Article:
The government has held a meeting of relevant ministries and the Cabinet Office to discuss measures to deal with the declining birth rate. Prime Minister Fumio Kishida's planned policy to deal with the issue is said to be "on an unprecedented scale." An outline of the policy will be compiled by March.
The number of births in 2022 is expected to fall below 800,000 for the first time. As the number of births in 2015 stood at about 1 million, the projected figure for 2022 represents a 20% decrease in just seven years.
If this trend continues, the number of future workers will continue to decline, and society will lose its vitality. The sustainability of the social security system is also in jeopardy, as there will be fewer generations to support social security programs such as pensions, medical care and elderly care.
The government has implemented various measures to support child-rearing. However, the measures have not led to an increase in the birth rate. The first step must be to examine why this is the case.
It is necessary to grasp the thoughts and economic circumstances of the younger generation and remove the problems that are deterring people from marriage and having babies. As for the "unprecedented scale," it is essential to come up with policy items that can be expected to have an effect.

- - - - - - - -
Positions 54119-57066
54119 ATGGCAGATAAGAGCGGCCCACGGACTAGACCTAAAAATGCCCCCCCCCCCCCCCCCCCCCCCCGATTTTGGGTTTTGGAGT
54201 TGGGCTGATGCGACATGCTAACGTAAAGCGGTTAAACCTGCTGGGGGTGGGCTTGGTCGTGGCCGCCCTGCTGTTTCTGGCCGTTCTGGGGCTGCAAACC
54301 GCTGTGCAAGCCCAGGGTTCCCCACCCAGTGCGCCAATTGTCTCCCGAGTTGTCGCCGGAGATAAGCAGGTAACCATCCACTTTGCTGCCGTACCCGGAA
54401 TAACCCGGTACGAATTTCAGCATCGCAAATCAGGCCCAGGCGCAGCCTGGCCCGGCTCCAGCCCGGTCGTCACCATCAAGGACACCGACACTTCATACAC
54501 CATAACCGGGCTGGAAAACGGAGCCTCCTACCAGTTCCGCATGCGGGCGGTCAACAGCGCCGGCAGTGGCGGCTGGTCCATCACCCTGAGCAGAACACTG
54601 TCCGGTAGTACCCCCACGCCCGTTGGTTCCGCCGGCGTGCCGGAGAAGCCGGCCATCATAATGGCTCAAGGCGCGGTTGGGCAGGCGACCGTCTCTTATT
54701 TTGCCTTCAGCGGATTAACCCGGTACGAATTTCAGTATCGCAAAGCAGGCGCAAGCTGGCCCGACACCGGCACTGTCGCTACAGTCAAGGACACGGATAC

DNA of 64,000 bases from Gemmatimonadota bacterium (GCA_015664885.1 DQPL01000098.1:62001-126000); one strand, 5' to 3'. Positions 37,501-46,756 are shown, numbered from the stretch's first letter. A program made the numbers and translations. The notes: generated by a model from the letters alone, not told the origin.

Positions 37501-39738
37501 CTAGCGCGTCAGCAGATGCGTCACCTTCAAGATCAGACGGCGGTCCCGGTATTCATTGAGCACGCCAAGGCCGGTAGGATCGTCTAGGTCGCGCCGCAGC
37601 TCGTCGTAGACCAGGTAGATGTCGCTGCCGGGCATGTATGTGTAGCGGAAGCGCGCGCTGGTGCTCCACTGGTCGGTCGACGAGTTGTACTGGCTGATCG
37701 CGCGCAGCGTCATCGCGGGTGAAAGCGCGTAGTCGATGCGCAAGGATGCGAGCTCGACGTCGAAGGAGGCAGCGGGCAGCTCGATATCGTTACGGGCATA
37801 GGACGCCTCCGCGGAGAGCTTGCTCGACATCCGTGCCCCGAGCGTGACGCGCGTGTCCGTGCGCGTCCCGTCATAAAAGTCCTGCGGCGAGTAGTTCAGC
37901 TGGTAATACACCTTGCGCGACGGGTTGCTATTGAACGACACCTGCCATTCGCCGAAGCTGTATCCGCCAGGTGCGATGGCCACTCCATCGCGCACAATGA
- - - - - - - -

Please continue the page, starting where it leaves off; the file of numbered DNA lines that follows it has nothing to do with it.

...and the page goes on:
The government has set the improvement of early childhood education and child care services, the promotion of reforms for work-life balance, and financial support as the pillars of new measures.
Among financial support measures, the government is considering expanding child allowances.
Currently, 10,000 yen to 15,000 yen per month is offered for each child up to junior high school age. Within the government and ruling parties, ideas have surfaced to increase the allowance to 30,000 yen for a second child and 60,000 yen for a third and subsequent children, as well as to remove the income limit for parents to receive the allowances.
Many people feel it costs a lot to raise and educate children. The aim of easing the financial burden on households with children is understandable.
But how many more people will want to have children if the existing cash benefits are simply expanded? The effectiveness of this measure is open to question.
Another difficult issue is how to secure the 2.5 trillion yen in financial resources that will be needed to expand child allowances. If the government relies on raising taxes or issuing deficit-covering bonds, the burden on child-rearing households and future generations will only increase.
There are views that young people working as non-regular workers have given up on marriage and having babies because they lack prospects for the future.
Non-regular workers tend to earn less than regular employees and their employment tends to be unstable. Among non-regular workers, short-term workers are not eligible for employment insurance and cannot earn an income while on child-care leave.
It is the government's responsibility to increase opportunities for stable employment and create an environment in which wages are raised. The government must consider comprehensive measures, including securing housing that is comfortable for raising children.